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Wednesday, December 15, 2010

" Oprah 1 Literature 0 " declares Hillary Kelly in her NEW REPUBLIC piece

...aptly titled, 'Bad Expectations'.

Oprah recommended curling up with a cup of hot cocoa to two Charles Dickens novels "for the holidays". And those novels were, drum roll please... Great Expectations and A Tale of Two Cities !

Geez Louise ! What was Oprah thinking ? Well you might ask.

As Ms. Kelly sees it... 

Oprah’s approach to her Book Club is all about herself. Her recent announcement contained not a word of reasoning or insightfulness about Dickens’s work; instead, she explained her reason for picking two of his novels by shouting, in a lame attempt at literary humor, “Cause it’s the best of times!” Just as she deems her “favorite things” worthy of an annual consumer-fest, she happily pushes to her audience of millions whatever books she herself wants to read.
Light Reading ?
Making the situation all the more appalling, Great Expectations and A Tale of Two Cities could not be more different. Focusing on wildly different themes and set in two distinct historical periods, scholars do not even regard the books as being of the same caliber—Great Expectations is often considered the far superior work.Reading them in conjunction imparts no nutritional value. This whole is not greater than the sum of its parts.
Even more confusingly, Oprah’s comments about Dickens making for cozy reading in front of a winter fire misinterprets the large-scale social realism of his work. It stands to reason that her sentimentalized view of Dickens might stem from A Christmas Carol—probably his most family-friendly read and one of his most frequently recounted tales. But her quaint view of Victoriana, as she’s expressed it, belies an ignorance of Dickens’s authorial intentions. Indeed, both A Tale of Two Cities and Great Expectations are dark and disturbing, with elaborate ventures into the seedy underbelly of London and the bloody streets of Paris. How can we trust a literary guide who, ignorant of the terrain ahead, promises us it will be light and easy [emphasis mine] ?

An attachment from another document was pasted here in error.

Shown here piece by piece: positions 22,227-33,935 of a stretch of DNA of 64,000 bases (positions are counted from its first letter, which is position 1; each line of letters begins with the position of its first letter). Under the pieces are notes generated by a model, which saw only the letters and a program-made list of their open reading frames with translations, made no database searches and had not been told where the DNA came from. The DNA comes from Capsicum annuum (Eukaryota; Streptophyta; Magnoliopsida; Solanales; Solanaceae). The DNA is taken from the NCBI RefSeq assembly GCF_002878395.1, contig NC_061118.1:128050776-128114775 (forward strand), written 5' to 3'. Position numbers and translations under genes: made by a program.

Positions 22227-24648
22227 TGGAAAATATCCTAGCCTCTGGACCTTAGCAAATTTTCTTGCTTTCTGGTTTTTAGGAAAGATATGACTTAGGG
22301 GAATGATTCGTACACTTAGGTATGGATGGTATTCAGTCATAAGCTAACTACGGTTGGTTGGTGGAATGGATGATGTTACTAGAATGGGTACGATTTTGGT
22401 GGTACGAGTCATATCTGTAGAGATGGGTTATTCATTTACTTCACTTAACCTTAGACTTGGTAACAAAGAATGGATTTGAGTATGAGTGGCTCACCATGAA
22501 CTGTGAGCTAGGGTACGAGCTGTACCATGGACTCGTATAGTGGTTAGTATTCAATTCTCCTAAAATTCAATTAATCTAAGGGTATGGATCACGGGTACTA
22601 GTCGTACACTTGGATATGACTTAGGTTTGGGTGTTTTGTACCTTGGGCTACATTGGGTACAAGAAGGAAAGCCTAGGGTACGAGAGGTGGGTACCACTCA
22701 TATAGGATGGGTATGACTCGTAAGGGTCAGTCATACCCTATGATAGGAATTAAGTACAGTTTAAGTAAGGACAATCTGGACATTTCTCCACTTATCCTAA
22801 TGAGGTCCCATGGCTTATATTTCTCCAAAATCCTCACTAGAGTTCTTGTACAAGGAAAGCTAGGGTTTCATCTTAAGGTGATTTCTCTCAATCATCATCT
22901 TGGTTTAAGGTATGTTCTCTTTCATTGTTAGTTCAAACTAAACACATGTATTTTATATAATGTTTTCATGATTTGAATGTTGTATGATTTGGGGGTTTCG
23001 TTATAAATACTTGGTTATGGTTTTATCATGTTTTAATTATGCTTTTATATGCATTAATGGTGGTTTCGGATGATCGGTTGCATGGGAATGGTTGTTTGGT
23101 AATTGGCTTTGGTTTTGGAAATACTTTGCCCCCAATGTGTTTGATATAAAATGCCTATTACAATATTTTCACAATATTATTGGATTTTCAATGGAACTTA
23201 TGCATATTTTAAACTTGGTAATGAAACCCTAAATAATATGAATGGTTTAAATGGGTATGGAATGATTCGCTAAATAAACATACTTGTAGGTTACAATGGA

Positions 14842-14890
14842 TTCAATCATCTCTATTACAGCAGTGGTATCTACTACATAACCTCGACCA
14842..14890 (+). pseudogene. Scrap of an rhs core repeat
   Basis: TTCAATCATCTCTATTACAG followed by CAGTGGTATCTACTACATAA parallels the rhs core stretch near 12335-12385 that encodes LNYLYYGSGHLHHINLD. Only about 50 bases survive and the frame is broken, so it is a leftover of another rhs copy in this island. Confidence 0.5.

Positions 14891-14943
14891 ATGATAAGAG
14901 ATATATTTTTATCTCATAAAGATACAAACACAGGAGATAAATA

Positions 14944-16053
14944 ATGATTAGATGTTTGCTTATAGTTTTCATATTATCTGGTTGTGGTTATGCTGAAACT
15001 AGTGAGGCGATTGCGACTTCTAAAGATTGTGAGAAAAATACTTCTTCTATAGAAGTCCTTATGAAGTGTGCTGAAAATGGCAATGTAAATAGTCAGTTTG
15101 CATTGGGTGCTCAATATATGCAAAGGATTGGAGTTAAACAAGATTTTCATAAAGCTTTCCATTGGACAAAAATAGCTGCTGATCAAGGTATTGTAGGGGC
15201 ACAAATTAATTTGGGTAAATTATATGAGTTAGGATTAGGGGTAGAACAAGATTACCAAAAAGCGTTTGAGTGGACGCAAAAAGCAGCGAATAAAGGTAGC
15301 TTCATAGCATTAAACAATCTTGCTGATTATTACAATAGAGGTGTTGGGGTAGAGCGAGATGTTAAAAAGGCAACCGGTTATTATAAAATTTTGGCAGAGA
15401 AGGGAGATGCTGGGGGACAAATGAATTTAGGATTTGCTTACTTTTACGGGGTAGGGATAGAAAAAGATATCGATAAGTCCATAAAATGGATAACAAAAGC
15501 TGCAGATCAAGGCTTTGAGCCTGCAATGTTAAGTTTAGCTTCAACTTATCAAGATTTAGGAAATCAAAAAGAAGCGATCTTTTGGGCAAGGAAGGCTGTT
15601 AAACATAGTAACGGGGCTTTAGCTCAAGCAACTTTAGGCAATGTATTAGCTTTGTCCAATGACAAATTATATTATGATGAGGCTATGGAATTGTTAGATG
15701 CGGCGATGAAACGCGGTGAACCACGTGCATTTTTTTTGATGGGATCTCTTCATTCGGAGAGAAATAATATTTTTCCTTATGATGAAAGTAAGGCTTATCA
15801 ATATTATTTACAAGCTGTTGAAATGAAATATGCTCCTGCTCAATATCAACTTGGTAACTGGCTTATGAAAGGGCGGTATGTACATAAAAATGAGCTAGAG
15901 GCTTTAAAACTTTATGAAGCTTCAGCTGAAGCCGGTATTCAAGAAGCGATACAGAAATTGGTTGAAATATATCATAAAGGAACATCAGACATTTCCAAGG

Great Expectations ? Really ?
Since its inception in 1996, the Book Club has carved its niche among readers by telling them that the novel is a chance to learn more about themselves. It’s not about literature or writing; it’s about looking into a mirror and deciding what type of person you are, and how you can be better. While a generally wrongheaded view of novels, this notion is all the more frustrating when the club delves into the true classics, with their vast knottiness, glorious language, breathtaking characters, and multi-faceted, mind-twisting prose. None of that matters in Oprah’s view of books, since reading is yet another exercise in self-gratification. “If you have read him, what do you think Dickens might have to share and teach those of us who live in this digital age?” the Book Club’s producer, Jill, asks on Oprah’s website. This is the Eat, Pray, Love school of reading. 
Wonder what Oprah would recommend for Travel Books ? Mutiny on the Bounty and Heart of Darkness ?